The long and short of this is that Boies and Olson argue that between today’s announcement of the quantum shift in policy by President Obama and Attorney General Holder and the direction the California supreme Court is heading creates a situation is which there is simply no resolution of the appeal that favors the challengers – the h8ters – actually winning on the merits. There are several ways the case could go down, as pondered through by Boies and Olson, but none of them favor the bigoted proponents of Proposition 8.
Boies and Olson have a pretty compelling point if you total up the legal considerations extant at this point. The other thing I think should be noted here is just how fast the Boies and Olson motion came on the heels of the Obama/Holder announcement. I first heard rumor of the coming announcement of the new Obama policy at 9:15 am PST. Boies and Olson filed their motion and had it entered on the 9th Circuit ECF (Electronic Court Filing) system by 9:56 am PST, a mere 40 minutes later. Trust me, this is not possible, even for ace attorneys like David and Ted.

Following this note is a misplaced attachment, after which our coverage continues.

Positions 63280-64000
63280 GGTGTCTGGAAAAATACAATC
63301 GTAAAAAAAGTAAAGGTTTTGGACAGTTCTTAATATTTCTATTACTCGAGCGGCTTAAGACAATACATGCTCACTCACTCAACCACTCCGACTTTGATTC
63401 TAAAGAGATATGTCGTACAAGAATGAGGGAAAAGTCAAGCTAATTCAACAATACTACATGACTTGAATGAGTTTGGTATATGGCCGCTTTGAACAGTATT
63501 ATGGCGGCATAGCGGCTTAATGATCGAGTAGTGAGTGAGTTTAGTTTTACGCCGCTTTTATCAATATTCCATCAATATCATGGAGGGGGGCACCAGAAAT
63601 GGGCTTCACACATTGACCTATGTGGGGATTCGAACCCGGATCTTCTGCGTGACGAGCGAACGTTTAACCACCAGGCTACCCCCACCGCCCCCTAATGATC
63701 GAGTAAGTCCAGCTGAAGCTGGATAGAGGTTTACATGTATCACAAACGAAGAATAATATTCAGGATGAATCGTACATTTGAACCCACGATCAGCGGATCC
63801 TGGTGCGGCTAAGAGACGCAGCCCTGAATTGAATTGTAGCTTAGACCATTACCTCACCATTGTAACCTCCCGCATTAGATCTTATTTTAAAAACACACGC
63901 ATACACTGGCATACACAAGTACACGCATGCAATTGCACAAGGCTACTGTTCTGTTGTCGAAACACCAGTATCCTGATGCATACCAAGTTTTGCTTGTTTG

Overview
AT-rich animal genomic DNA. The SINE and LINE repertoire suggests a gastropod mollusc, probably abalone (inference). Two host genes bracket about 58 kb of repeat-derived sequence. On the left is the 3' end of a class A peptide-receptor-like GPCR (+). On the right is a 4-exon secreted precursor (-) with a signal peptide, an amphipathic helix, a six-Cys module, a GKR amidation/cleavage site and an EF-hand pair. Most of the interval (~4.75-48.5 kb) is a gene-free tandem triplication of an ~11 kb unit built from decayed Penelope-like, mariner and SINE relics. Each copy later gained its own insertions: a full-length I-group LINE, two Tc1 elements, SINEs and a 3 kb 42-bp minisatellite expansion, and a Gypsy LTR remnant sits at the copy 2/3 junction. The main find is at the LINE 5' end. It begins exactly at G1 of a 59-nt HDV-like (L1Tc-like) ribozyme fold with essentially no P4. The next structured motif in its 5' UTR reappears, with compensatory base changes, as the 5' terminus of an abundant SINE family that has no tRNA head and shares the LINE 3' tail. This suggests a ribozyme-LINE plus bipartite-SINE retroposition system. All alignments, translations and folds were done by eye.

What the above shows is that there was at least some advance notice to and/or cooperation between the AG/DOJ and the Perry Plaintiffs, and far more than the press got. The Administration should be commended for this as well, when they finally decided to ante in on the right side of the Constitutionality argument, they went all in. Bravo!
[The absolutely incredible graphic, perfect for the significance and emotion of the Perry Prop 8 case, and the decision to grant marriage equality to all citizens without bias or discrimination, is by Mirko Ilić. Please visit Mirko and check out his stock of work.]